Hydraulic modelling of flood events involving urban areas constitutes a difficult challenge due to the complexity of topography and flow dynamics that characterize such an environment. Despite the increasing availability of detailed, high-resolution topographic data, the assessment of model performance is still hampered by the scarcity of observed data describing the development of flood events.
In the present paper, a simple two-dimensional (2D) diffusive model is tested by reproducing a number of experiments carried out using an urban district physical model. The availability of measured water level data allows us to evaluate the model performance in detail and to investigate its limitations in reproducing complex flow dynamics.
In addition, simplified approaches to represent urban areas within the model grid are considered and tested, and their influence on model results is assessed. The tested approaches include a simplified porosity-based approach and the increase of roughness for urban grid cells.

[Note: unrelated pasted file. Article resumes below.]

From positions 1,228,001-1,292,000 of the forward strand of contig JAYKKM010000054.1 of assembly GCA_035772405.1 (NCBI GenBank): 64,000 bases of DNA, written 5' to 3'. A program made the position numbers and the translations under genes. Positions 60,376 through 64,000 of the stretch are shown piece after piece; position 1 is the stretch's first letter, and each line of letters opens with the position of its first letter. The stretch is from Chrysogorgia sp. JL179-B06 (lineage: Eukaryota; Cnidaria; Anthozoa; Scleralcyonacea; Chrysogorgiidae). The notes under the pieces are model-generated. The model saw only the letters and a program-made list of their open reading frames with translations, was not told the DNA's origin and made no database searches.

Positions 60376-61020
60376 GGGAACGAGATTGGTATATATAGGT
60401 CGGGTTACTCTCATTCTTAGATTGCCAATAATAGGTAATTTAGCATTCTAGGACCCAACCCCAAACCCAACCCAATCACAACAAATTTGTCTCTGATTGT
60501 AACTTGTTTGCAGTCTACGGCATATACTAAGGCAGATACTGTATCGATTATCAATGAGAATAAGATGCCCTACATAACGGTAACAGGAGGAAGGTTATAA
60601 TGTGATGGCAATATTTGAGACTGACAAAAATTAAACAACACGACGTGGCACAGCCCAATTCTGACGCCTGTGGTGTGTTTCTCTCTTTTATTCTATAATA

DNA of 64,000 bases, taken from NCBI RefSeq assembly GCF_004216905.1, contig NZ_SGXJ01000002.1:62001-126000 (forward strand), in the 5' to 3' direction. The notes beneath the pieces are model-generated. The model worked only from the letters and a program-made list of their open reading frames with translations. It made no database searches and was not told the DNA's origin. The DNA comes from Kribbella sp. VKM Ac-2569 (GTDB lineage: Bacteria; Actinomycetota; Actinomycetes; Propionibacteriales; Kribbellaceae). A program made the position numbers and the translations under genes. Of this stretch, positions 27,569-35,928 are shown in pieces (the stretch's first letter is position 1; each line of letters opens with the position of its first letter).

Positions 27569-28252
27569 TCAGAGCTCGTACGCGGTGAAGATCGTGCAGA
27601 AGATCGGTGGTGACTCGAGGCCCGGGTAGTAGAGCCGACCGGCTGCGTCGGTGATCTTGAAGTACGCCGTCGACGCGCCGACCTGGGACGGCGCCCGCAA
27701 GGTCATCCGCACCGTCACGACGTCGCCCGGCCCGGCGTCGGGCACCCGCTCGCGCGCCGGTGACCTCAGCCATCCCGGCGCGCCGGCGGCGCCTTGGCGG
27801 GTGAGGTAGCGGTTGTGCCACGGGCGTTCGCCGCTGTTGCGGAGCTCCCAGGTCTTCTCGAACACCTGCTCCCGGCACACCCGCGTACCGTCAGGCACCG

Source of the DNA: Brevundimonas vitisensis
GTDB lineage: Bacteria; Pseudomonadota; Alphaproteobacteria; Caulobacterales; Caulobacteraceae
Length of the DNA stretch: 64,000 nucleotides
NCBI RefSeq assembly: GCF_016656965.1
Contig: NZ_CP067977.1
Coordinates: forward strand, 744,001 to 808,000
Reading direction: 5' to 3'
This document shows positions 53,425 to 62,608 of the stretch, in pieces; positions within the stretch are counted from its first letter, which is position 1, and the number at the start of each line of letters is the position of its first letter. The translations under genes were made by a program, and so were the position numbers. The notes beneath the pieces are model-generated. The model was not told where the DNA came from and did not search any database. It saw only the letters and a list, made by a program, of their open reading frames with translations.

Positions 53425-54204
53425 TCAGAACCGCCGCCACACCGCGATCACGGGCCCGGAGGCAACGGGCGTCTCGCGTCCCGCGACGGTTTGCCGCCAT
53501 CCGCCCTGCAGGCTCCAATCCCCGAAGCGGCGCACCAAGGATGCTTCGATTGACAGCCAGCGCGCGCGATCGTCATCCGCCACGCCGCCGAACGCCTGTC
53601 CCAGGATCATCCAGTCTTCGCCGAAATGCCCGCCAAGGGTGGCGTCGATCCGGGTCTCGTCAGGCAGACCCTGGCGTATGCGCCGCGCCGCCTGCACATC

Overall results show that the proposed diffusive model is able to reproduce main flow processes, although some localized flow dynamics were poorly simulated. Simplified methods for representing the urban district provided similar results to detailed grid representations, suggesting that they could be proficiently used in combination with reduced complexity models. Copyright © 2012 John Wiley & Sons, Ltd.